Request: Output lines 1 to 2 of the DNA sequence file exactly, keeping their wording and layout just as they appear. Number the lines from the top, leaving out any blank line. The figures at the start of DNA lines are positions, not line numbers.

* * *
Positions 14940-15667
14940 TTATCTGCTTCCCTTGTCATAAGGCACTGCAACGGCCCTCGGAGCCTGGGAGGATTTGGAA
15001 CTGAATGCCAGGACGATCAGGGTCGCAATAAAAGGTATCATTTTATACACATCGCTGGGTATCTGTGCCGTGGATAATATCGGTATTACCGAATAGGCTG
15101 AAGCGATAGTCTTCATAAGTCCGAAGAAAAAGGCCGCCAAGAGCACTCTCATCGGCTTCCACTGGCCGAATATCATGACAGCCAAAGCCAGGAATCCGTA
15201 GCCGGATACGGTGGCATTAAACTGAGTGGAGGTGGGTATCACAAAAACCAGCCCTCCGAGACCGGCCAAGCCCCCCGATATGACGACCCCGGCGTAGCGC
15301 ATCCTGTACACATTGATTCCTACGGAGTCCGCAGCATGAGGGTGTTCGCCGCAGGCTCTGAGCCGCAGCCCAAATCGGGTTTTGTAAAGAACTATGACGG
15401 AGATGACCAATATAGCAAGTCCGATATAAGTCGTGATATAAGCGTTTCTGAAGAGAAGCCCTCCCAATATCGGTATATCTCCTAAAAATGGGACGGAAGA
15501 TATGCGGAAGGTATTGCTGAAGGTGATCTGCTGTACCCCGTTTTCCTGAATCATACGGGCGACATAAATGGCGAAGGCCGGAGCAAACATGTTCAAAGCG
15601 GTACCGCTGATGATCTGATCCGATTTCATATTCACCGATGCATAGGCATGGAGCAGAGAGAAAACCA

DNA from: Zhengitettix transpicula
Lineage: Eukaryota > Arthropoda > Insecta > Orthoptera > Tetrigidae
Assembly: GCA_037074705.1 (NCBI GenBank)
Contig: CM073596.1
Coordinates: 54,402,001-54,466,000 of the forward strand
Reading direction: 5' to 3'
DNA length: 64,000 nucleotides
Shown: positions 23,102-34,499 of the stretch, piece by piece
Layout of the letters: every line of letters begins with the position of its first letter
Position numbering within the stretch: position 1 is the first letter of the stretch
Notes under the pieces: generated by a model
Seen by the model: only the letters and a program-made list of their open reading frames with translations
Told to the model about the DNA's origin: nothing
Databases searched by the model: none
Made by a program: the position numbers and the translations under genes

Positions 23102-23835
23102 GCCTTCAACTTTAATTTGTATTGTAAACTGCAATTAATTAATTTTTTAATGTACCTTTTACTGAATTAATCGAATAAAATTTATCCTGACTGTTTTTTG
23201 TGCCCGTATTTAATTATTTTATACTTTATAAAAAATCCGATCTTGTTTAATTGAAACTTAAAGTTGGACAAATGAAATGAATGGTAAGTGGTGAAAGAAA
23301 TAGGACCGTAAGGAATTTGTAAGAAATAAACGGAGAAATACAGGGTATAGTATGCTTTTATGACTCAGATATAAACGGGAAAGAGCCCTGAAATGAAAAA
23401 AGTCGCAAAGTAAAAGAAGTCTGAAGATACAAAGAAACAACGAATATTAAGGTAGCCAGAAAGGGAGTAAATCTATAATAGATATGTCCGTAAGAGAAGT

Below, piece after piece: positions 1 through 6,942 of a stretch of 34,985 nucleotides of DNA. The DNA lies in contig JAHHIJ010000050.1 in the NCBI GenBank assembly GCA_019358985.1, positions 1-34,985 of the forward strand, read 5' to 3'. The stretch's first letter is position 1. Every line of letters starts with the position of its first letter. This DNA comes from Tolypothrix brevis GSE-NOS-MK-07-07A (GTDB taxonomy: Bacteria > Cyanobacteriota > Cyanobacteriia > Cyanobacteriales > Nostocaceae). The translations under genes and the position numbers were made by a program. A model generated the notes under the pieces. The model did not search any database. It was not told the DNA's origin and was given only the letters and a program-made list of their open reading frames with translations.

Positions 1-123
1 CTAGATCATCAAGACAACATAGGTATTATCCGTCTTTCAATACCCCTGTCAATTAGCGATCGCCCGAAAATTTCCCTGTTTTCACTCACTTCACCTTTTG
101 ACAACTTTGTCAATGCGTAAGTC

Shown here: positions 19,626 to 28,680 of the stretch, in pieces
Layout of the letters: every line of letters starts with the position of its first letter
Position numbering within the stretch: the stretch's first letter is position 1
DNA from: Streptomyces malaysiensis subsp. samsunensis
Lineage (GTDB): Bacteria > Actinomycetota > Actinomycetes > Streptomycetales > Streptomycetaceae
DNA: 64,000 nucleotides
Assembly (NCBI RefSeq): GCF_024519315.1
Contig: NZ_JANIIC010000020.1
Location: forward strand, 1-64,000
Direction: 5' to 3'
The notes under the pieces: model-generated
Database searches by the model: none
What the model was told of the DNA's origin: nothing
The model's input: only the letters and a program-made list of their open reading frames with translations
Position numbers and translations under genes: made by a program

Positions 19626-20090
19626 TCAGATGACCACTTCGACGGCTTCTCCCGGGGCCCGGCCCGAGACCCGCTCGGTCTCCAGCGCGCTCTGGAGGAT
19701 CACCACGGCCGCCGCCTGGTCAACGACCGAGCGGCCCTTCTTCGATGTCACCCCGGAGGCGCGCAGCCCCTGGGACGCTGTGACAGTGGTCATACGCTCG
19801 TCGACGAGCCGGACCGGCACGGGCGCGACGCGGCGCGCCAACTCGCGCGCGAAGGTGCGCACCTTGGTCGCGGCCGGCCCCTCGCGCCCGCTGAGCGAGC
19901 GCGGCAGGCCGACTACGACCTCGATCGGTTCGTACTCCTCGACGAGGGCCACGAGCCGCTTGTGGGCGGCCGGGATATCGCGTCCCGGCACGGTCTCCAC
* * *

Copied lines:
Positions 14940-15667
14940 TTATCTGCTTCCCTTGTCATAAGGCACTGCAACGGCCCTCGGAGCCTGGGAGGATTTGGAA